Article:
IOC President Bach has the Olympic motto extended

Citius, altius, fortius – this Olympic motto was enough for 127 years. All these years and a corona pandemic later, Thomas Bach, President of the International Olympic Committee (IOC), the triad was too short, and so he had it extended without further ado: Citius, altius, fortius – communiter. Or in German: faster, higher, stronger – together. “This is a milestone,” said Bach after the 183rd session in Tokyo had unanimously decided to amend the charter that was necessary for the establishment of the Tauberbischofsheimer appendix.

When he was re-elected in March, he made the proposal on the grounds that top performance could only be achieved through solidarity and that the world could only master the current challenges in solidarity. Now the members fulfilled his wish so that in the future he could feel like a Coubertin 2.0. The Frenchman Pierre de Coubertin, the inventor of the Olympic movement, had proposed the motto at the founding congress of the IOC in Paris in 1894, and since then it had been cast in bronze. Just recently, a modification was about as conceivable as the possibility of a CEO getting his own point in the Mercedes star. But Bach can do anything.

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On Tuesday, three days before the opening ceremony of the Problem Games in Tokyo, shortly before the start, Bach gave a speech that sounded as if someone had already successfully fought his way to his goal. 15 months ago, when Covid-19 suddenly destroyed all plans, there was only one alternative, postponement or cancellation, he said. “A cancellation would have been easy for us. We could have built on the insurance we had then and moved on to Paris 2024. ”But that was never an option. “The IOC never lets athletes down.”

Now Bach, now the Olympic family, after the one-year postponement, has their games in Tokyo with all the restrictions that have to be accepted. On Tuesday, in addition to all the corona unrest, there was even some good news, especially among the Japanese population. Emperor Naruhito, who had previously had the hosting of the Games gently criticized, will attend the opening ceremony on Friday, which, however, will take place in front of almost empty stands.

A bubble with holes

And the 20-year-old Ugandan weightlifter, who left his training camp illegally to stay in Japan and look for work, was picked up by the police. It is considered a prime example of the fact that despite all the regulations, Olympic participants can leave their assigned bubble, which is supposed to guarantee that the guests do not come into contact with the Japanese population and thus introduce possible virus mutants.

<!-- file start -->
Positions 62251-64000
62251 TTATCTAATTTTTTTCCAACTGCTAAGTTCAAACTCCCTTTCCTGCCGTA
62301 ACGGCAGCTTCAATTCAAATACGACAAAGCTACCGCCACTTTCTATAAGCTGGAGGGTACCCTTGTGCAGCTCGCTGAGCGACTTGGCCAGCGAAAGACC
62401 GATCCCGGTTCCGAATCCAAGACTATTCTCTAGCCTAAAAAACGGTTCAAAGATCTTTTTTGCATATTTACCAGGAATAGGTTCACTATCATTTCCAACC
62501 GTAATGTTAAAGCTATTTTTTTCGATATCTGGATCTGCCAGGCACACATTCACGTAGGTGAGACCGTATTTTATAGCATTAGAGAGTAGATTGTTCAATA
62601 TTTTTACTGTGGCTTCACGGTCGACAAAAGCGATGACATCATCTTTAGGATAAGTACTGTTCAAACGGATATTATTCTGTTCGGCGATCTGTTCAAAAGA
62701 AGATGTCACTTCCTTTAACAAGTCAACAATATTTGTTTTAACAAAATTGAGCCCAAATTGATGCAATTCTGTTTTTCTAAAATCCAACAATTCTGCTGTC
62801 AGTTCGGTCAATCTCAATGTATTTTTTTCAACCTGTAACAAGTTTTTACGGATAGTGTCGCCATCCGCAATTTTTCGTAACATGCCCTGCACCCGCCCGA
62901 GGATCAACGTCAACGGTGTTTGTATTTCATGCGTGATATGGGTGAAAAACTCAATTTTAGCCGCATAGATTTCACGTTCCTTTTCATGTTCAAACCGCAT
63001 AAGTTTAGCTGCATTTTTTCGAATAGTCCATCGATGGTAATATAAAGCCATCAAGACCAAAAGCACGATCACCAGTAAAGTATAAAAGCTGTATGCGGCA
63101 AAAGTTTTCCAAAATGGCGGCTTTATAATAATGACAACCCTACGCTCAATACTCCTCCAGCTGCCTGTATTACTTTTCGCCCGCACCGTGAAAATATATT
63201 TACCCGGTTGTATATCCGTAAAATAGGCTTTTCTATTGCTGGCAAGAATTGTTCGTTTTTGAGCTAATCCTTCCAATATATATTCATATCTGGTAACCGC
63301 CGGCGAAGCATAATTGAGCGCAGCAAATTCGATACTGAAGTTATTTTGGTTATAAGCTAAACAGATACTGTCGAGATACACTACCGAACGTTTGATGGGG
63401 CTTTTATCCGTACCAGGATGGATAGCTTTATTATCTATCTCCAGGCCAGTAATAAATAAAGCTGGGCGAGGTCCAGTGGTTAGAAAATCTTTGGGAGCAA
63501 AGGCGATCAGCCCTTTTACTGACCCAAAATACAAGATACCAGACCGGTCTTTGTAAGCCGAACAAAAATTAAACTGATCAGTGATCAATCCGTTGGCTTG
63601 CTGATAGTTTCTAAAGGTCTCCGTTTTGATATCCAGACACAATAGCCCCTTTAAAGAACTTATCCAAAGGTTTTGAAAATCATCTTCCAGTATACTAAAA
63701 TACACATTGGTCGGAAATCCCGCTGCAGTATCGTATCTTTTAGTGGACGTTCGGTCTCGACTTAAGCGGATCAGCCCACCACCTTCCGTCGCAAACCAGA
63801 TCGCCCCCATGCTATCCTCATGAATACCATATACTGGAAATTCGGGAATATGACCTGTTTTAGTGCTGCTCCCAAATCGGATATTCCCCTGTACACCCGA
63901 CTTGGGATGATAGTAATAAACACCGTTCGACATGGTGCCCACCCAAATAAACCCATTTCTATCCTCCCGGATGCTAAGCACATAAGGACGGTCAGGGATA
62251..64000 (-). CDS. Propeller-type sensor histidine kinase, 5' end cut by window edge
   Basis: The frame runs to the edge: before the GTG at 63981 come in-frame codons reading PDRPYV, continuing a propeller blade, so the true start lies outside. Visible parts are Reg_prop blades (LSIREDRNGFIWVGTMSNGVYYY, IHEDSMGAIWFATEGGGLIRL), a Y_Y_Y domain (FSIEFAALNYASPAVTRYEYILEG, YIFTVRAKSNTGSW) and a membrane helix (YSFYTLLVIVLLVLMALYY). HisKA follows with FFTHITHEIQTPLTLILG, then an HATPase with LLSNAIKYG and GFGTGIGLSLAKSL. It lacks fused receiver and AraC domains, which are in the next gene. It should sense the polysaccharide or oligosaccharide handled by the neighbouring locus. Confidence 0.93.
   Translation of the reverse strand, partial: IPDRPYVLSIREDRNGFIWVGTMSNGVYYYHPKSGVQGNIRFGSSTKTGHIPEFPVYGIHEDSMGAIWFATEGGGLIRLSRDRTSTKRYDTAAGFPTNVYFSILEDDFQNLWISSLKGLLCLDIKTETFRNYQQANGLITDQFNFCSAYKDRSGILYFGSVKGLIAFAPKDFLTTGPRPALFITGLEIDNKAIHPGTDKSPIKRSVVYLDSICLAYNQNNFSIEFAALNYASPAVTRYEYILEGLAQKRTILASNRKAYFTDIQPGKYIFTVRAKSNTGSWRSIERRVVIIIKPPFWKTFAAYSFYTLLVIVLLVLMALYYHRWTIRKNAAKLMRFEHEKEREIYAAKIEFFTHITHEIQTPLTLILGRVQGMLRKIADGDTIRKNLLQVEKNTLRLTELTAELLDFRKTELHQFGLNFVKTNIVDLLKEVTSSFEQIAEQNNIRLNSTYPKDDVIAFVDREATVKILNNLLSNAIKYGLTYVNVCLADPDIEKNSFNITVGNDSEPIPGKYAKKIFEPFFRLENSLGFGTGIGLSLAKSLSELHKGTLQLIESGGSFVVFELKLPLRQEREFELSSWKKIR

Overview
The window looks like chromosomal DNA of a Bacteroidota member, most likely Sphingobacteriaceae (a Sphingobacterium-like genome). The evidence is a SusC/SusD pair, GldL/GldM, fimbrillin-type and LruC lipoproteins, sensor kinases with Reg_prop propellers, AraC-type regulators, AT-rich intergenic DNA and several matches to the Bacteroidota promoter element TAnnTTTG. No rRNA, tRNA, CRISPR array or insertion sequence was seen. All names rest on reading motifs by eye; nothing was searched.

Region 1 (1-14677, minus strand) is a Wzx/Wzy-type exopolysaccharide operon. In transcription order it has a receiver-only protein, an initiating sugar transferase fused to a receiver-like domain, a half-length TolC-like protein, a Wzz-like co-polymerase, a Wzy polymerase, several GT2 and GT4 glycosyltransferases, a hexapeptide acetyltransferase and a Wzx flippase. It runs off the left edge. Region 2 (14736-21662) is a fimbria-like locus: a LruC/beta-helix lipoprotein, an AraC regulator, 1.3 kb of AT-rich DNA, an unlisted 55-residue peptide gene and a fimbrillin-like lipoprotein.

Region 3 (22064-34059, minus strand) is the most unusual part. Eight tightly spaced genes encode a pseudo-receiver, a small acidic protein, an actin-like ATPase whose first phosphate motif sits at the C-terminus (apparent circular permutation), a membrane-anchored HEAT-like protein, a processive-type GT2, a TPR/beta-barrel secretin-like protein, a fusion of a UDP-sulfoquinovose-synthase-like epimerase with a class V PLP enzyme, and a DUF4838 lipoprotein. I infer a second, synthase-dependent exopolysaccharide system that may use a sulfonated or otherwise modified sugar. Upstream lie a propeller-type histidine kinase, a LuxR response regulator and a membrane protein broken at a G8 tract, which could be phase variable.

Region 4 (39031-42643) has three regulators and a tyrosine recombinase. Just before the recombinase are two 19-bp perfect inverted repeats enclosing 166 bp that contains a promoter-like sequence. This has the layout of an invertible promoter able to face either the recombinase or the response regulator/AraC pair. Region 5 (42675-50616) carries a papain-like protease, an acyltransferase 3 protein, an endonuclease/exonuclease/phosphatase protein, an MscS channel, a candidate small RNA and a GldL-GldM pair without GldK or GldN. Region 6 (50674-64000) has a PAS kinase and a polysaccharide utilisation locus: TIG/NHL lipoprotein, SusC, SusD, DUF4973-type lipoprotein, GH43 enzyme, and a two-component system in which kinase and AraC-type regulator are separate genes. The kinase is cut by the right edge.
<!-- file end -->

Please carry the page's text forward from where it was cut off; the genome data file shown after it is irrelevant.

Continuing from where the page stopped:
However, those responsible, who hope that top-class sport will soon take over the headlines from Tokyo, should have been shocked by another piece of news. The team of American gymnasts who are training in Inzai City near Tokyo already had a positive corona test on Sunday. But it is not about Simone Biles, who is competing in Tokyo with the plan not only to win the gold in the all-around competition, but also to win four individual devices and thus shine as the superstar of the games.

It hit the only 18-year-old substitute gymnast Kara Eaker, who is said to be vaccinated and has not developed any symptoms. The contact person who was identified is not Biles, but another substitute gymnast, Leanne Wong. Both were immediately isolated. The American gymnastics team flew to Tokyo together, but the daily tests of the eight other athletes remained negative.

American media report that Biles not only complies with the mask requirement of the Japanese authorities in Japan, but even wears a double mask. Meanwhile, a British journalist from the industry service insidethegames is stuck in quarantine in his hotel for 14 days because he was identified as a close contact with a fellow passenger. Unlike possibly affected athletes, he cannot free himself from this predicament.

All’s well that ends well?

His desire to spread Bach’s message that the Olympics in Tokyo will “give people confidence in the future” should not be particularly great. He too, said the 67-year-old IOC President, had doubts every day for the past 15 months. “There were sleepless nights.” But he was unable to express these doubts. “Some even interpreted this as a sign that we were pushing blindly at all costs.” But his doubts could eventually have become a prophecy that fulfills itself. “The Olympic Games could have gone to pieces.” The task, Bach indicated, was a heavy burden on him. And now? Has he really won yet?

Whether the Japanese authorities, the organizing committee and the IOC have successfully lifted the load will only be revealed at the closing ceremony. And whether the Olympics were damaged in this phase, not until much later. On this Wednesday, however, the IOC treats itself to a glimpse into the future. On the second day of the session, the 2032 Olympic Games will be awarded to Brisbane, Australia.


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